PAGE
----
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The teacher records her plan and project documentation provides evidence of learning. In addition to the aspects of the curriculum which relate directly to the acquisition of skills and knowledge, project work offers interesting opportunities for children to apply and practice what they have learned in other parts of their daily program in school.

Intrinsic motivation enables children to learn through projects in personally meaningful ways.

Hathaway Brown School's Project Based Learning Approach in Early Childhood Education

Children who excel in certain academic areas learn to offer leadership to their peers. Children who experience difficulty in some areas frequently learn from skilled or knowledgeable peers more easily than from adults.

The Project Approach in Early Years Provision

In classrooms where the Project Approach is well implemented, teachers and parents report that children show increased achievement and confidence in talking about what they know and can do. Curriculum goals, such as data collection and analysis, can be naturally integrated into project work.

How does the Project Approach fit with other teaching strategies? Project work can be incorporated into learning centers, as well as into a typical daily schedule. For example, circle time can be used to discuss a current investigation or books on the subject can be placed in the literacy area. However, with all its advantages, most early childhood professionals would agree that project work alone does not cover all the learning experiences that should be included in the curriculum.

Children learn through many different experiences in school. For young children these experiences include sensory exploration, various kinds of play activity, observation, and practice. They learn some things through direct instruction, some through small group work, some through repeated trials and persistence, and some through collaboration and lively discussion with their classmates.

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The Project Approach offers children the flexibility to develop interests, to work hard at their strengths, to share expertise and make personal contributions to the work of the classroom. The use of open-ended learning centers in a classroom can make for easier differentiation by teachers in their instruction as they help children to self-assess and challenge themselves appropriately in the classroom context. Open-ended learning centers complement project work by allowing children to reconstruct their experiences.

The principle challenge for teachers is to know the children well and to be able to guide them effectively in their inquiry. It requires dedication and creativity to take full advantage of individual strengths and interests, engage parental expertise for interviews, access to field sites, etc. As with any teaching approach or method, positive results are only evident when the teaching is done well.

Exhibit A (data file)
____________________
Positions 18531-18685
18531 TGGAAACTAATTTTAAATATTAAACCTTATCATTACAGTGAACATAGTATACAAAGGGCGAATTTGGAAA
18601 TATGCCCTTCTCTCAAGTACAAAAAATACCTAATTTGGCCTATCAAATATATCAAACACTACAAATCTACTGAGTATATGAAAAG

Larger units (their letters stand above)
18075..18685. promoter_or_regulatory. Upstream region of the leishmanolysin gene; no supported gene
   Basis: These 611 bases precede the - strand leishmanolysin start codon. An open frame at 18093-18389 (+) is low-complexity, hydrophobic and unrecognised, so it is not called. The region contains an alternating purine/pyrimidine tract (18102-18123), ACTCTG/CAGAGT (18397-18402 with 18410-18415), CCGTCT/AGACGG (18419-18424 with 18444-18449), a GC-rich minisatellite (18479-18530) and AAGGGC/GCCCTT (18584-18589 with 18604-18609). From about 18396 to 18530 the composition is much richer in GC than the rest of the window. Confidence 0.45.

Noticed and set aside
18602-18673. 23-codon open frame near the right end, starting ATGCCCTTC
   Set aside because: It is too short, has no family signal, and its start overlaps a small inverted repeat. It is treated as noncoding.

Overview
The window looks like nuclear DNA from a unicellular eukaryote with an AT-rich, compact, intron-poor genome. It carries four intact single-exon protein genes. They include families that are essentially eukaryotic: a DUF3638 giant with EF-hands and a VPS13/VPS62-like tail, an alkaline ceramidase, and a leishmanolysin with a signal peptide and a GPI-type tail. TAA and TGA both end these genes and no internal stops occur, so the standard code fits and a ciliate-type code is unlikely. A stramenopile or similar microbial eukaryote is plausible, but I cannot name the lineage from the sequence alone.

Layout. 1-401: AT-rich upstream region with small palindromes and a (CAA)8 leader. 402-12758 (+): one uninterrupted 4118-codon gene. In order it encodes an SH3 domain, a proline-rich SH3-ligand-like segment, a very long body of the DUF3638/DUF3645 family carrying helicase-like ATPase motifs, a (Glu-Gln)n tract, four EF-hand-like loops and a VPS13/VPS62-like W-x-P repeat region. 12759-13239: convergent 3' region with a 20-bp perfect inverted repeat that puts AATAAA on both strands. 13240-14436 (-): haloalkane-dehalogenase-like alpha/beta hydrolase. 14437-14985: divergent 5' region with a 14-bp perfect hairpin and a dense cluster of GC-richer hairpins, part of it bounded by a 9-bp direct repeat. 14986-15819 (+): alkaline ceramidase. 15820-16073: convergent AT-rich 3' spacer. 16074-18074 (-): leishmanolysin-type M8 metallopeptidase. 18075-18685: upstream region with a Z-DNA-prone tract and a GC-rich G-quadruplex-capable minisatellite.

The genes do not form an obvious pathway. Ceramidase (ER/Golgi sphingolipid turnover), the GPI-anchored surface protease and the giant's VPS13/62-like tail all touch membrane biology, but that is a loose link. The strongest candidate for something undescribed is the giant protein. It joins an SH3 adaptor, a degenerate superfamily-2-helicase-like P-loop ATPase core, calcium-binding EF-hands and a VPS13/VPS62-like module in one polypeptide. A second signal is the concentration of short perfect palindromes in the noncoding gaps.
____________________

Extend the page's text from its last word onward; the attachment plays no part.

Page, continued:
It is easier to set up learning centers with activities, worksheets, and boxes of props which are the same each year. It is easier to read the same fantasy literature and have the children play the parts of the characters in dramatic play year after year. In project work, teachers depend on rich communication with the children to determine their interests and prior levels of understanding. Another challenge for teachers is to plan the work so that there is a unity and cohesiveness to each project which all the children can appreciate.

Yet, teachers wishing to help students develop a life-long love of learning and understand the interconnected relationship of all things will find there are unique advantages to project learning. Fundamentals of Creativity. Educational Leadership , Vol. These guides are available as. She has worked at the University since ; for seven years as director of the elementary education laboratory school.

Early years provision across the UK | ATL - The Education Union

Chard has taught at various levels from preschool through high school in England, and completed her M. Chard maintains a website and blog The Project Approach and lectures around the world. This was interesting and helpful reading material, Particularly how the one year topic on pets, following with the next year on how you care for them and veterinarian, and the following with service dogs. Fascinating on how one elaborates furthering the learning curriculum. I would like to thank you for the information I found it to be interesting and insightful especially the information on how to expand on the use of a topic that may have been used before.

Promote sustained shared thinking by facilitating projects that involve children in active investigation, discussion and debate. Give each child the freedom to learn according to their individual needs, interests, aptitudes, and abilities. Marianne holds an MA in Early Years Education and has worked as a lecturer in primary and early years education. She is also a qualified teacher, having taught a range of nuseries and reception classes.